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Newsmakers the Week of May 15, 2014
Philly native Steve Capus, who for years served as president of NBC News and had been executive producer of its top-rated Nightly News with Brian Williams, has been designated the new executive producer of the CBS Evening News With Scott Pelley, along with the title of executive editor of CBS News. His local career moves included work for area newspapers and stints at what is now NBC 10 and CBS3, where he was an executive producer.
Rabbi Rachel Kobrin of Congregation Agudas Achim in Austin, Texas, has been chosen the new religious leader of Congregation Adath Jeshurun in Elkins Park. She will be assuming the position held by Rabbi Seymour Rosenbloom since 1978; Rosenbloom will be retiring this June. Kobrin will begin her role on Aug. 1. The new rabbi — the first female religious leader for Adath Jeshurun — hails from Rochester, N.Y., and spent time growing up in London. A onetime Fellow for Clal Rabbis Without Borders, she is a co-author of God: Jewish Choices for Struggling With the Ultimate.
Rabbi Aaron Gaber, longtime religious leader at Congregation Beth Judah in Ventnor, N.J., is leaving that post to assume the position of senior rabbi at Congregation Brothers of Israel in Newtown, previouusly held by Rabbi Aaron Philmus. Gaber will start at his new post in August.
Frank Brodsky, senior vice president of investments at Wells Fargo Advisors in Center City, will receive the Distinguished Alumi Award at Pierce College’s Spring Reception on May 19. Brodsky was a member of the Class of ’53.
Holocaust survivor, lecturer and author Lena Allen-Shore, a retired professor at Gratz College, was the subject of a recent interview in the Philadelphia Inquirer regarding her longtime friendship with the late Pope John Paul II. The interview was published in conjunction with the canonization of the pope, with whom Allen-Shore formed a strong bond, visited at the Vatican and also wrote a book about, Building Bridges, intercutting stories of his life in Poland during World War II with her experiences in the Holocaust. The writer and educator is also the founder of Philadelphia’s Lena Allen-Shore Center for Human Potential.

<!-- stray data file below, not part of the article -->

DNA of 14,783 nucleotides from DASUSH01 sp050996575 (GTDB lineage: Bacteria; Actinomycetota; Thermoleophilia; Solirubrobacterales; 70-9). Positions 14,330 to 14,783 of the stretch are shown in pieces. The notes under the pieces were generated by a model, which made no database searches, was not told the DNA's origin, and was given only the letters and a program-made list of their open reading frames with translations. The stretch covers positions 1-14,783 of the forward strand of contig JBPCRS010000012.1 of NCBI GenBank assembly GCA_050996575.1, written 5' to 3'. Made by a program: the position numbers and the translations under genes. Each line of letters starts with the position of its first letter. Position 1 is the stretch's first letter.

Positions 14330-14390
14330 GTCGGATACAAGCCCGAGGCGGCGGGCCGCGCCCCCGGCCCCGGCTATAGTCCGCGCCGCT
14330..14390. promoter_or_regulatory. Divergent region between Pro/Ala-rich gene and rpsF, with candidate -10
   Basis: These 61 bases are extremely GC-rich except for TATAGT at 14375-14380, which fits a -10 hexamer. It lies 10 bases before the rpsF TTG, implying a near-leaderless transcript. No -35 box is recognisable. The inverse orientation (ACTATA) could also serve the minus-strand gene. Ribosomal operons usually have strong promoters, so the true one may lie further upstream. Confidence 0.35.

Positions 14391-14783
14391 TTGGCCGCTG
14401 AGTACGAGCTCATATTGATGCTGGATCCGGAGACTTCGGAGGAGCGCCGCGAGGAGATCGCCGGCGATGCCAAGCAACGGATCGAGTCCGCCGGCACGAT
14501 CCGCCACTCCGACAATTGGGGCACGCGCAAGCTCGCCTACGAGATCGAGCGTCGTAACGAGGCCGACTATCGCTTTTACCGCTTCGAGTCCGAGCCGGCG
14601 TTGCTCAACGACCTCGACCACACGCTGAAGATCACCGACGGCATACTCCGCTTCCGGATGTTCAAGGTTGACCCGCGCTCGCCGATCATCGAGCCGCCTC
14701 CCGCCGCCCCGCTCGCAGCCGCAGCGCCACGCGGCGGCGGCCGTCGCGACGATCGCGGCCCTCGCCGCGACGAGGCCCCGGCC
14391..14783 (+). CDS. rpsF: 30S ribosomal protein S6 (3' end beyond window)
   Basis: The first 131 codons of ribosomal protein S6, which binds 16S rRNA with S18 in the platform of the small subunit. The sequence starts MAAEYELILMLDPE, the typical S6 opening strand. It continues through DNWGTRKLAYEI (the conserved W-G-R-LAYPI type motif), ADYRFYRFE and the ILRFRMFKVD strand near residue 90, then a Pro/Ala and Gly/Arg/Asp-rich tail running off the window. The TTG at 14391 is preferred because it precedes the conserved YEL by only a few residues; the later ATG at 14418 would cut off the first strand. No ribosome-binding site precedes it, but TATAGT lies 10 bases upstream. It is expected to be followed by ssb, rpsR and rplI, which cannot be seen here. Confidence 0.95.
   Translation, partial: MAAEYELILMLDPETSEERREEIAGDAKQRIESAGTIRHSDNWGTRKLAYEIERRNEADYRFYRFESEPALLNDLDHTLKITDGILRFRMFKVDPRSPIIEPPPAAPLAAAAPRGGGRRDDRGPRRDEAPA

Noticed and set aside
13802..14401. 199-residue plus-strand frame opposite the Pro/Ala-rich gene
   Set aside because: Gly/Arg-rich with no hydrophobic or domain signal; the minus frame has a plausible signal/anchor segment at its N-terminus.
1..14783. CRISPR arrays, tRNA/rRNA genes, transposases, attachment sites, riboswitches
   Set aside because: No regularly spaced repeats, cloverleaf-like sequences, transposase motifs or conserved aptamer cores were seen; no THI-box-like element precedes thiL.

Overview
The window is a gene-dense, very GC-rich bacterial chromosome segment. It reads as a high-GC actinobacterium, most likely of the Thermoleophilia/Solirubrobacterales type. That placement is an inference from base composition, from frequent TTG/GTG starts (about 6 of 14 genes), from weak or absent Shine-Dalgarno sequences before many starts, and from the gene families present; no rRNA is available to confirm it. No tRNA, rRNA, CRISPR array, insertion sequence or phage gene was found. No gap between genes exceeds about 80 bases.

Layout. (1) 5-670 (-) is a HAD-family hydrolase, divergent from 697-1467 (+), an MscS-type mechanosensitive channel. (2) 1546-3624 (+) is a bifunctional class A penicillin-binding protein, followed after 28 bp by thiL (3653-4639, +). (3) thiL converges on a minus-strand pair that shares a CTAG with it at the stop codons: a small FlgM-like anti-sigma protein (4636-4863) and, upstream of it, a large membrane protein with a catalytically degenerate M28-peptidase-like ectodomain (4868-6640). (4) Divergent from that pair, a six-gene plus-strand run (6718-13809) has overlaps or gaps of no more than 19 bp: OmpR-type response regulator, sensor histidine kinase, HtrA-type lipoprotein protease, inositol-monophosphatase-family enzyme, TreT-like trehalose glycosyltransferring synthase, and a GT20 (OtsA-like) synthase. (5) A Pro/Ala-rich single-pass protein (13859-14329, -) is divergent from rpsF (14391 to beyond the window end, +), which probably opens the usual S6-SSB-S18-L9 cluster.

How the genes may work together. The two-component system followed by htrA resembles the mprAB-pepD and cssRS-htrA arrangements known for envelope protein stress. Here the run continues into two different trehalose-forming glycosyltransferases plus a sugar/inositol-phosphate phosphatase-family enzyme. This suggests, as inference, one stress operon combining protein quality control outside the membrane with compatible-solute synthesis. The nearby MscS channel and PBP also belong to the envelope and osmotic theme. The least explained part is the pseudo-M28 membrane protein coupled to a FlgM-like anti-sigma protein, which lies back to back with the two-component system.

Philadelphia native Dr. Ron Eisenberg, a graduate of the University of Pennsylvania and its School of Medicine, recently completed his three-part series on Essential Figures with the tome Essential Figures in Jewish Scholarship. The other two editions focus on the Bible and the Talmud. He is currently professor of radiology at the Harvard Medical School.
Chair of the Department of Neurological Surgery at Jefferson University Hospitals, Dr. Robert H. Rosenwasser has been honored with the Cushing Award for Technical Excellence and Innovation in Neurosurgery by the American Association of Neurological Surgeons.
Moriah Tobin, 12, who last performed in the area in the joint Beth Sholom/Adath Jeshurun production of Roald Dahl's Willy Wonka, recently had a starring role in a new play, The Big White Door, staged at the Columbia University School of the Arts Theatre in New York. She is the daughter of Jonathan S. Tobin and Paula Gates. Also: The senior online editor of Commentary magazine, Jonathan Tobin recently appeared on Megyn Kelly’s national The Kelly File on the Fox News Channel, discussing The National September 11 Memorial Museum’s film depicting the tragedy of 9/11. That film has come under criticism from some Muslims as tarnishing the religion based on the actions of a fraction of its followers; these critics have called for a re-editing of the film. Tobin appeared in defense of the film, opposing those interested in “altering the narrative of 9/11.”
Carl Ackerman, a history teacher at Constitution High School, has been cited as one of the Philadelphia School District of Philadelphia High School “Distinguished Teachers” by the Lindback Foundation.